'We're way more rational': Expert believes second coronavirus wave won't induce panic buying
TORONTO -- An expert in the Canadian food industry doesn’t believe a potential second wave of COVID-19 will induce the kind of panic buying that previously left grocery store shelves bare.
Sylvain Charlebois, director of the Agri-Food Analytics Lab at Dalhousie University in Halifax, believes Canadians and food manufacturers are more knowledgeable about the virus and more prepared this time around to ensure grocery stores will be properly stocked.
“Six months into the pandemic, we’re way more rational,” he told CTV News Channel on Wednesday. “We know more about virus. We know how public health officials are going to be dealing with this virus.”
“There are more certainties know and I think it has helped a lot of Canadians to calm down, so that’s why there’s more discipline in the market right now.”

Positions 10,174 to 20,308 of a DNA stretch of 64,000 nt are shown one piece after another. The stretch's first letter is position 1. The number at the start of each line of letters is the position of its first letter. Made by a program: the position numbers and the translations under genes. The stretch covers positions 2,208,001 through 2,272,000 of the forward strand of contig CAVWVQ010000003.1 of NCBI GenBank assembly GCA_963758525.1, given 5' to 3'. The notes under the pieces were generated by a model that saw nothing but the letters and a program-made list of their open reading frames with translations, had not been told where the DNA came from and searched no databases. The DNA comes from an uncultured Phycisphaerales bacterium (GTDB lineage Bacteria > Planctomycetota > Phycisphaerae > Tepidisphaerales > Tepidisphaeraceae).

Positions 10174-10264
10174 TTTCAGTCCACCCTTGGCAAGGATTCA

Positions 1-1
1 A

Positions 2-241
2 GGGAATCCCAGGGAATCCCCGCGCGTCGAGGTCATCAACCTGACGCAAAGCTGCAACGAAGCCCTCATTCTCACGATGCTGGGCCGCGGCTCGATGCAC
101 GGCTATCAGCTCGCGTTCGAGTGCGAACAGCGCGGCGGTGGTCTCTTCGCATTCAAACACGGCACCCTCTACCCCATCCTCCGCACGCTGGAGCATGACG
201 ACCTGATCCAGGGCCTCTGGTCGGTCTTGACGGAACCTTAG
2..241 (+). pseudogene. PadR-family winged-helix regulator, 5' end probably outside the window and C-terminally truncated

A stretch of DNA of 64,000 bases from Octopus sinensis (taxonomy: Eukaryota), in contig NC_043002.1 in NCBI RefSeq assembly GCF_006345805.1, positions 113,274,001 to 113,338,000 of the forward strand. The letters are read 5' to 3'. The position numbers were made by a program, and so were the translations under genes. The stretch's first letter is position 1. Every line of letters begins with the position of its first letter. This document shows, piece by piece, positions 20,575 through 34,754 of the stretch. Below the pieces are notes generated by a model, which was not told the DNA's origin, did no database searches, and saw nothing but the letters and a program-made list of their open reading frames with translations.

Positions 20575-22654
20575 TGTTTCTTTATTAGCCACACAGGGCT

During the spring, panic buying at grocery stores led most notably to the shortage of toilet paper, but also led to stores running low on dry pasta, flour, canned foods and other items.
“When you think about it, it wasn’t really too surprising because when we visited the grocery store in March and April, we didn’t know if we were going to be allowed to go back,” Charlebois said.
Charlebois added that the closure of restaurants also impacted the products on grocery store shelves as virtually all at once, Canadians began relying almost exclusively on the groceries for their meals.
In the event of a second wave, however, Charlebois said the grocery stores and food manufacturers will be ready.
“For months now, the food industry has been preparing for a potential second wave, so they’re even more prepared than for the first wave,” he said.
Charlebois also mentioned that several additional online grocery delivery services have emerged during the pandemic, which will help ease some of the panic-induced buying.
“No matter where you live in Canada, you are likely in a market where you can get your groceries delivered within two hours,” he said. “That’s reassuring if you’re stuck at home.”
In June, Sobeys launched its own online grocery delivery service, while Costco and Uber Eats launched similar services last month.